As I should have expected, the weekend was an absolute whirlwind. I landed on Friday afternoon, and fortunately customs went smoothly. It was about 75 degrees and humid as I stepped out of the airport. In the back of a taxi cab, memories came flooding back. Hanoi looked just as it had last year: green, rural, industrial, expansive, all in one glance. I made my way to my sister’s friend’s parents’ friends’ house a little after 1:00. Jill and Darren live in a relaxed, but still lively expat community called Tay Ho, situated right on a lake outside of downtown. They are both teachers, traveling the world as work allows. They just moved here from Ghana in August, with their two sons Sai and Renzo.
I had one errand to run that afternoon: picking up a SIM card for my phone. This allowed me to try Vietnam’s “Uber”, known as Grab. But the twist is that you can just hop on the back of a scooter instead of into a car. It’s cheap and fast. This became a common mode of transportation for me over the weekend, allowing me to see the city and its traffic in a really neat way.
One of the highlights of the weekend was a belated Friendsgiving dinner with my host family and a bunch of their friends. Not only was the food excellent, but the company opened my eyes to a new way of living.
In addition to spending time with Darren’s family and friends, I had time to meet up with several mutual acquaintances for coffee or food. Martin is one of my school teacher’s friends, Nguyen is my mutual friends’ daughter-in-law, and Donald is a South African expat who met one of my cycling acquaintances on the road last year.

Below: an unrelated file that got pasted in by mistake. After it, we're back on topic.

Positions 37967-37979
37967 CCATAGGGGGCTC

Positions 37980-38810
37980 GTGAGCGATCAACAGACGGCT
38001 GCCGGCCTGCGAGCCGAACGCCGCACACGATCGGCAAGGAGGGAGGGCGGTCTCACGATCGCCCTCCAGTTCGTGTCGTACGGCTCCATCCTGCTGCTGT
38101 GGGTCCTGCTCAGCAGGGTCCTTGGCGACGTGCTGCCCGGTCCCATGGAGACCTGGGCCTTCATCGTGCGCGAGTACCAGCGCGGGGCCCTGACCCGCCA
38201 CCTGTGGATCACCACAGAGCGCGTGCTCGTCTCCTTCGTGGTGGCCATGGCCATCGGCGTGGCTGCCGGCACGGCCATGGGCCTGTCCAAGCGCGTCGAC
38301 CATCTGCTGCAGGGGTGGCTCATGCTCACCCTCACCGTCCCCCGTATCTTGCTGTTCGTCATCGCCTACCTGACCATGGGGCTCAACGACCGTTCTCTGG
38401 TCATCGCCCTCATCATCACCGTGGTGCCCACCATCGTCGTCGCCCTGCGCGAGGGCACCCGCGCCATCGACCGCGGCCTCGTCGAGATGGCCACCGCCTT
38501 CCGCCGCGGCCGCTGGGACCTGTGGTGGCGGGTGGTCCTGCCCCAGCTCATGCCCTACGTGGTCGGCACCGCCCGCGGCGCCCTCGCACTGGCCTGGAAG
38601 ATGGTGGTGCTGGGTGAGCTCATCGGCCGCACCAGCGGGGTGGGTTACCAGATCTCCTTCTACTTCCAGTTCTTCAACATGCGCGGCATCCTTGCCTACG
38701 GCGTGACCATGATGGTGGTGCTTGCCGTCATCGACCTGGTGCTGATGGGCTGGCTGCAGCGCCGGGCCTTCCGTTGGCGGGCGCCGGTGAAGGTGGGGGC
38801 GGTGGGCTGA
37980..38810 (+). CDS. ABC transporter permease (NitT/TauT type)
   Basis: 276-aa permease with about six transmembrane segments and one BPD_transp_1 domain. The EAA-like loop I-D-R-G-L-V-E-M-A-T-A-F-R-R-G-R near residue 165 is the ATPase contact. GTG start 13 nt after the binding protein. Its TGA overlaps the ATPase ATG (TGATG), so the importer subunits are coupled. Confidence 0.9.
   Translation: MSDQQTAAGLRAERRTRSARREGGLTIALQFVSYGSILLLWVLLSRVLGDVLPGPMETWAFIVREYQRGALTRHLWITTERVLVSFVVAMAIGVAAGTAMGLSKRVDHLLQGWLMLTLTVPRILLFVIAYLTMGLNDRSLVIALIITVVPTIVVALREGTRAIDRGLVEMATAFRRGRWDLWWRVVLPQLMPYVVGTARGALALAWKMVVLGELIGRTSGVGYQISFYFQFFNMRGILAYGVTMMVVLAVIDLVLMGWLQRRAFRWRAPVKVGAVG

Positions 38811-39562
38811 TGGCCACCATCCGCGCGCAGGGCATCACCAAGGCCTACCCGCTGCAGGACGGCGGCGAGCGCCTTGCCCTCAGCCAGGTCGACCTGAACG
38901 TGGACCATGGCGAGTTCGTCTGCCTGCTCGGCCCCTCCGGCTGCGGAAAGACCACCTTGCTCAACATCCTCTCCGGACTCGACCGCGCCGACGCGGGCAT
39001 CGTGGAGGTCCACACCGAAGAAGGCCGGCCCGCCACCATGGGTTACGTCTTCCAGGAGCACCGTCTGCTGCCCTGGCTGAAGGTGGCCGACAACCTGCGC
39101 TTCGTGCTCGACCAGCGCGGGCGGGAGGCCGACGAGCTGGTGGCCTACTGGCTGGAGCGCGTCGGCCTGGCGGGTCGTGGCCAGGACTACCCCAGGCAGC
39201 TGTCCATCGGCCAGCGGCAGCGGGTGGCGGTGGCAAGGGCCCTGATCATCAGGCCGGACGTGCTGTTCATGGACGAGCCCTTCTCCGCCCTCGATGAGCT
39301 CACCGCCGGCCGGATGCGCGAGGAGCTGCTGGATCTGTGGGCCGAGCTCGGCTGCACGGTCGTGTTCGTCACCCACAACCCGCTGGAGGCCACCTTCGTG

Martin and I met for breakfast on Sunday morning. He stepped out of his apartment with keys dangling from his waist, and large, reflective sunglasses perhaps covering the result of the previous nights festivities. Martin is only here for a year teaching science, and he’s a bit of a pessimist. He doesn’t like the air quality, the traffic, and some of the expat community. He tells me this sitting ensconced in his favorite Western bakery / breakfast cafe.
“This is where I come when I just need a break from all of this,” he tells me as he gestures out the window and onto the busy street below. Indeed, the room is quiet, sedate almost. The food is Western, as is the coffee. And I have to agree with him, after spending the weekend eating and sipping coffee on street corners (which I love) it is nice to have some peace and quiet and a plate of eggs. Martin is going to be heading back to the U.S. after a year, he is quick to add that his time in Hanoi was only ever meant to be a head-clearing time in his life, not a permanent move. Walking back, he wishes me luck on my travels before peeling off to sit with some expat buddies at the corner bar sipping on green-bottled beer.